WARNING: Tube/Valve amplifiers use potentially LETHAL HIGH VOLTAGES.
Building, troubleshooting and testing of these amplifiers should only be
performed by someone who is thoroughly familiar with
the safety precautions around high voltages.
Topology seems to be OK. At the expense of incurring your wrath, I have to say that it is not my cup of tea.
I guess, the purpose of this preamp is for use in a band and when the band is not playing you would like to play CD or radio through your stage amp. Am I correct?
Why do you need to raise the cathode voltage on the input tube? I am referring to the 47K resistor. If you remove this resistor, then you may not need the 10nF input capacitor. I do not prefer cathode followers in general unless you want to run long cables from the preamp.
I agree with both of the previous posts:
--Drop the cathode follower at the input. There are a number of reasons to use a follower, but for the life of me I can't think of one to justify the use of one as an input buffer. One at the output is fine. (Incidentally, I'd consider raising the 100k at the output to 1M--it's there to drain DC off the back end of the coupling cap at turn-on, which is fine, but it will also be in parallel with the Zin of the amp/crossover and constitutes an unnecessary load.)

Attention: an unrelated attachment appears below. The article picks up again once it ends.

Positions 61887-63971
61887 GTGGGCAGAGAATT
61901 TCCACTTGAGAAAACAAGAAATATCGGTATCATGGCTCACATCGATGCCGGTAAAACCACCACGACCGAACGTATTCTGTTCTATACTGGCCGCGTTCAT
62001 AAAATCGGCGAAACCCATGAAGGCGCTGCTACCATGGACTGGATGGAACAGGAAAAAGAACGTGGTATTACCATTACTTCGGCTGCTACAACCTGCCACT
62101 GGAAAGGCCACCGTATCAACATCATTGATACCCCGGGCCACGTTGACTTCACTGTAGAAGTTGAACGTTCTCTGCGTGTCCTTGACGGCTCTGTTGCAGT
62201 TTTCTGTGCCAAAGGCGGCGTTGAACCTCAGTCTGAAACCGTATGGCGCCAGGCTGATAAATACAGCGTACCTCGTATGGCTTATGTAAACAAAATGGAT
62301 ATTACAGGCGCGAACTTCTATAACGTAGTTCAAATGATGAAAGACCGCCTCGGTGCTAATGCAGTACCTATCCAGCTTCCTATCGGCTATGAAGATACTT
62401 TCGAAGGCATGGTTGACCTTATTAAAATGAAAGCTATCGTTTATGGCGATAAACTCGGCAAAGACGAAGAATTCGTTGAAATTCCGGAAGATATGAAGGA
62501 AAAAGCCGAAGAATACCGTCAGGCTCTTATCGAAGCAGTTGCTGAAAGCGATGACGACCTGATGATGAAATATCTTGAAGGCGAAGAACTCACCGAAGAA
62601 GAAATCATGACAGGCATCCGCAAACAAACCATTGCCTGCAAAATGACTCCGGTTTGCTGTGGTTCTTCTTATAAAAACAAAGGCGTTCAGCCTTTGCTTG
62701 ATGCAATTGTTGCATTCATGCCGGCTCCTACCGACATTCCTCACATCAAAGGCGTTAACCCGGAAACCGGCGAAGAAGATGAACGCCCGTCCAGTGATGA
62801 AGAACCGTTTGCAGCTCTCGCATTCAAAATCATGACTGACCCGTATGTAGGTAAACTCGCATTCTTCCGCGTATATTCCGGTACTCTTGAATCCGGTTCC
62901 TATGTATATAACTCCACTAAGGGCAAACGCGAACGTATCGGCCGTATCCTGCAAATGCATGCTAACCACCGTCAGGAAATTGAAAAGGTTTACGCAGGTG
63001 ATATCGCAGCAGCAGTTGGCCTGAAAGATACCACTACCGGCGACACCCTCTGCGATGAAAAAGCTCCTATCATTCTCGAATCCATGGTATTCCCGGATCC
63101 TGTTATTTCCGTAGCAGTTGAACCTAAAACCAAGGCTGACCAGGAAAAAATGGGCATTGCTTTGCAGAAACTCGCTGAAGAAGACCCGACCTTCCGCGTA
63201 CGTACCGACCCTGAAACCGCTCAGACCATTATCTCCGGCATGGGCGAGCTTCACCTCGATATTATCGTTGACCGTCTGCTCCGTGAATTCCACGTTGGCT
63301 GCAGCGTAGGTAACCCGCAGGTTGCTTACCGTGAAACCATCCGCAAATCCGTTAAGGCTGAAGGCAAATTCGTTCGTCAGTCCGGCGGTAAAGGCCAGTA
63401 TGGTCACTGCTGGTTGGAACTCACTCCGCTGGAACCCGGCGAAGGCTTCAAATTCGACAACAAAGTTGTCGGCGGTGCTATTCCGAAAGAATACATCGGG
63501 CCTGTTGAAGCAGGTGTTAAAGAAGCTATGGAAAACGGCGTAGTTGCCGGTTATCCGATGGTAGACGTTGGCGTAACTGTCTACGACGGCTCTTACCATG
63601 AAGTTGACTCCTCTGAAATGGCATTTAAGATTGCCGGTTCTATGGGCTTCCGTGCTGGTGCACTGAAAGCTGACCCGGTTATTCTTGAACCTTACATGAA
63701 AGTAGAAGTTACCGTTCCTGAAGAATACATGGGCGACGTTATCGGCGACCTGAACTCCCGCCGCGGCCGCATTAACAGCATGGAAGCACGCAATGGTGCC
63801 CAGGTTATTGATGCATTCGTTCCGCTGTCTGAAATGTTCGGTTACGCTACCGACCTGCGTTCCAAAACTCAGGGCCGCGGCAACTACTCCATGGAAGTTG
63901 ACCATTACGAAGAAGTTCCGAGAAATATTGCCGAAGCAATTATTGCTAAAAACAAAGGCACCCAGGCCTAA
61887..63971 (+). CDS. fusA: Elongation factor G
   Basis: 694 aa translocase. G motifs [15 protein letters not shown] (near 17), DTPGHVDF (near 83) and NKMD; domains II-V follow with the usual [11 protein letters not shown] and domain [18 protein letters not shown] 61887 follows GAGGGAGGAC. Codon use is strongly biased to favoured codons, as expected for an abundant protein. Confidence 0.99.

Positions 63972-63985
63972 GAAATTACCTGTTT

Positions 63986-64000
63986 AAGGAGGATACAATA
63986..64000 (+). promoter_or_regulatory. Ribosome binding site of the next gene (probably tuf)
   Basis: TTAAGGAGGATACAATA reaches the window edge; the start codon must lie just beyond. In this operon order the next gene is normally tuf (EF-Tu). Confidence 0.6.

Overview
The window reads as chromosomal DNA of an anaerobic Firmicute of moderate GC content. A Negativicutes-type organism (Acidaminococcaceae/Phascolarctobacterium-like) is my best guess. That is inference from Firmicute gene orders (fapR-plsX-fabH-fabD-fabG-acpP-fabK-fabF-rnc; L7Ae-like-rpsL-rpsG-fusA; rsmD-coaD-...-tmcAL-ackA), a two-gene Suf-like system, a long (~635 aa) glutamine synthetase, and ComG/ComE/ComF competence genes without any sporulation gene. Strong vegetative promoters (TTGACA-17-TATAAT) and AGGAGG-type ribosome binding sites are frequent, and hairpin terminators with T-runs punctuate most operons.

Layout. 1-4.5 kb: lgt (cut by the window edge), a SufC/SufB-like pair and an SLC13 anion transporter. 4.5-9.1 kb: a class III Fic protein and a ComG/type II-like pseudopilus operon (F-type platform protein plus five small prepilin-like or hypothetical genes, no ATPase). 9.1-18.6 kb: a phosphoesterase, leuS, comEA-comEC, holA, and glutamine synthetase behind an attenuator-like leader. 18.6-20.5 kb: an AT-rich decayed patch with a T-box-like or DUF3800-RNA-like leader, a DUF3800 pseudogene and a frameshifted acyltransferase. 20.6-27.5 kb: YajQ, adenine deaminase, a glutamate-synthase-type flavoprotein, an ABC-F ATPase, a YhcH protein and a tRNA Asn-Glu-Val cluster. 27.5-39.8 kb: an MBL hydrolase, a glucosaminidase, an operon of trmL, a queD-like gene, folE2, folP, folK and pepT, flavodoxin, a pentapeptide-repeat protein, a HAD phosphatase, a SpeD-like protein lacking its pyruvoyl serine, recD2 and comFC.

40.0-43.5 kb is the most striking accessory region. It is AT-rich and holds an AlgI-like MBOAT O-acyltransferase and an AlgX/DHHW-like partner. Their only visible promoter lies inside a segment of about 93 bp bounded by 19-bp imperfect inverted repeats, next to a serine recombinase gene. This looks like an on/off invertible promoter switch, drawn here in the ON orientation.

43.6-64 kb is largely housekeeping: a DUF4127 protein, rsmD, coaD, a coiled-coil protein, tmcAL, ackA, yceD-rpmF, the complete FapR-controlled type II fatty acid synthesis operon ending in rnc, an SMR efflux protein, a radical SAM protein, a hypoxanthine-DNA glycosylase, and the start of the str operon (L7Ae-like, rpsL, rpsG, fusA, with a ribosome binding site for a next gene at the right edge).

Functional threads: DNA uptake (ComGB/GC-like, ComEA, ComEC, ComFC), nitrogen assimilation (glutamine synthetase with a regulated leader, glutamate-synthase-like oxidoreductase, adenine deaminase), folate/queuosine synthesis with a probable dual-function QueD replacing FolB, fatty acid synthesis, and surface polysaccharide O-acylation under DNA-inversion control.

--Omit the cap for the cathode. The gain will drop when you do so, but you'll not only avoid an electrolytic, you'll pick up a bit of local degeneration (aka feedback) which will reduce distortion. These days, you don't really need a lot of gain in a preamp.
Take that back....for stereo you need 1 ECC83 (1/2 per side) and 2 ECC82s (1 per side). The 7247 is 1/2 each. For a nice SE EL84 stereo amp design check out the Eico AF-4. I am building this with 1 12AX7 and 1 12AU7 instead of 2 7247s, leaving the tone controls out and adding a choke and larger caps in the power supply. Note that the signal goes through the 12AU7 side if the tube first. The copy I have of this is too large to post here.